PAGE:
I used to love The Village People when I was a kid, but in a way that I suppose is fairly unusual, in that I took them entirely literally. Being only eight or so years old when they first appeared (and perhaps naive even for a kid of that age), I didn't see the gay subtext (or in their case just plain text) at all. Which meant that I viewed them as a peculiarly big-hearted group who liked to write encouraging, optimistic songs about institutions that were normally overlooked by pop (homeless hostels, the U.S. Navy etc.) and to dress up in cool gear for the pleasure of us kids (because who else could they be dressing like that for?)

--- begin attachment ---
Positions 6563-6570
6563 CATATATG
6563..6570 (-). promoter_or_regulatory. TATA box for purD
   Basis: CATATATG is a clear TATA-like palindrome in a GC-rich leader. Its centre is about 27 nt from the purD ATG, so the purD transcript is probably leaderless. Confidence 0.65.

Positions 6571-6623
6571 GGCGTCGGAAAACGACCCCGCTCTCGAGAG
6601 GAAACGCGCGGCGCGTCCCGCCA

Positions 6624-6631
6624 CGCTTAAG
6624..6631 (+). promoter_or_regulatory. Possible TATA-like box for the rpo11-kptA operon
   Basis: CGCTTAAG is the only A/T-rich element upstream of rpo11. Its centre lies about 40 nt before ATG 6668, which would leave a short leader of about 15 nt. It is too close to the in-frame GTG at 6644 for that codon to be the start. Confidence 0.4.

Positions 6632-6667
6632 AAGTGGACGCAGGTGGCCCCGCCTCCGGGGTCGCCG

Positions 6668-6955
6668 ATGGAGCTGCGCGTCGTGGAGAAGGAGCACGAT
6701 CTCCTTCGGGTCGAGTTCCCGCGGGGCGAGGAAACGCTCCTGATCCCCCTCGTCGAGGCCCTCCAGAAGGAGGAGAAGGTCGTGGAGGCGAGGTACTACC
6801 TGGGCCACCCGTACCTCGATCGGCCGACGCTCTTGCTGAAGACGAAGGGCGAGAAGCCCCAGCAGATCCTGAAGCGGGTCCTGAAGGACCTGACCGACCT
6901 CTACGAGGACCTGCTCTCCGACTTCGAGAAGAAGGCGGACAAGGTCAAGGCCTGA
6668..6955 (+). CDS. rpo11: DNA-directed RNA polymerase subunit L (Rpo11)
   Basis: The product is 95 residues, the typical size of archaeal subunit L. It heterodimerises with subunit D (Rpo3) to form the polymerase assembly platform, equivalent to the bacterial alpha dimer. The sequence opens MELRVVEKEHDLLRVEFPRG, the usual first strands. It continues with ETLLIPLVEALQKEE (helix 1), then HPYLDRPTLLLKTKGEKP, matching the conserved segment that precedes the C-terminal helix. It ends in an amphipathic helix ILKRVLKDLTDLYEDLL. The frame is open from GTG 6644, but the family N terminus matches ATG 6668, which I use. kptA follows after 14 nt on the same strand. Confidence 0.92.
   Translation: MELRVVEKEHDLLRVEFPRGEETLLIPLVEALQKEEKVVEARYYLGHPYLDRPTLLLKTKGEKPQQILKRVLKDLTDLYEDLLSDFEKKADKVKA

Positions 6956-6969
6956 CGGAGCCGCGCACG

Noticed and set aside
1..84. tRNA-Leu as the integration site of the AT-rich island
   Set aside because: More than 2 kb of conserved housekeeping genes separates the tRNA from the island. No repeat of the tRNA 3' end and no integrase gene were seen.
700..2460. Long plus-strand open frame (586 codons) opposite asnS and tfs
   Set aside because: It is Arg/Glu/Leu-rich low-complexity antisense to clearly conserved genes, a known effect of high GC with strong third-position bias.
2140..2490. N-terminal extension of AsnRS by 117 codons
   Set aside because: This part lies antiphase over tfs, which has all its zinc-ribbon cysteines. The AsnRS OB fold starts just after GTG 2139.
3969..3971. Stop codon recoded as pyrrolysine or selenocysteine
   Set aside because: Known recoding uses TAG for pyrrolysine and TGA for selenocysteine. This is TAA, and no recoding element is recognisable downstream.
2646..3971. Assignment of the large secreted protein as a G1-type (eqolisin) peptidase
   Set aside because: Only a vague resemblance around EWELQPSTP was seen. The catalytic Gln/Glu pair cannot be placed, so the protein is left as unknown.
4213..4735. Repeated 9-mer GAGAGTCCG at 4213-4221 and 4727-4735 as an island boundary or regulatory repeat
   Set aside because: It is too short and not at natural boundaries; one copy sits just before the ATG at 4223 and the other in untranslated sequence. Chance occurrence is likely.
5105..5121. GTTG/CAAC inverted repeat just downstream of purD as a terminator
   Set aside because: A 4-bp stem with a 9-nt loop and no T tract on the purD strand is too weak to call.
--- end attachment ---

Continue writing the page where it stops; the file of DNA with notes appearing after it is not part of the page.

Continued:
In fact, I even viewed the dressing up as a sign of their sincerity. When I was in infants school, the last day of term was always looked forward to partly because it was the one day we could dress how we wanted to, and this became a kind of ritual in which every kid would bring an outfit, so the classroom was invariably full of cowboys, spacemen and medieval knights in plastic armour. One of the great suspicions I had about adults was that these were people who could dress how they liked, and yet they all somehow conspired to dress as boringly as possible. And here were the Village People showing that it could be done - all you needed was the chutzpah to get on and do it.
Just think about this for a minute or two. Right now, you could be wearing a silver construction worker's helmet. Why aren't you?